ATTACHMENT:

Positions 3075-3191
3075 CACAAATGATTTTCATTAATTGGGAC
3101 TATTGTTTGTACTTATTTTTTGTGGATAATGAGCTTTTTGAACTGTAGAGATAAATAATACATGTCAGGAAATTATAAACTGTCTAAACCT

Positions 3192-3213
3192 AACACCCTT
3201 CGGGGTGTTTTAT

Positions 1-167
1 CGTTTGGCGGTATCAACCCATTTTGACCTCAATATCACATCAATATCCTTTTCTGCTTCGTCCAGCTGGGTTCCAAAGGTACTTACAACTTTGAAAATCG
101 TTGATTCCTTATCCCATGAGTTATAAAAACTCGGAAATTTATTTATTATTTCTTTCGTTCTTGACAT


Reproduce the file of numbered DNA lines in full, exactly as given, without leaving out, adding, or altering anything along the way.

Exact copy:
Positions 3075-3191
3075 CACAAATGATTTTCATTAATTGGGAC
3101 TATTGTTTGTACTTATTTTTTGTGGATAATGAGCTTTTTGAACTGTAGAGATAAATAATACATGTCAGGAAATTATAAACTGTCTAAACCT

Positions 3192-3213
3192 AACACCCTT
3201 CGGGGTGTTTTAT

Positions 1-167
1 CGTTTGGCGGTATCAACCCATTTTGACCTCAATATCACATCAATATCCTTTTCTGCTTCGTCCAGCTGGGTTCCAAAGGTACTTACAACTTTGAAAATCG
101 TTGATTCCTTATCCCATGAGTTATAAAAACTCGGAAATTTATTTATTATTTCTTTCGTTCTTGACAT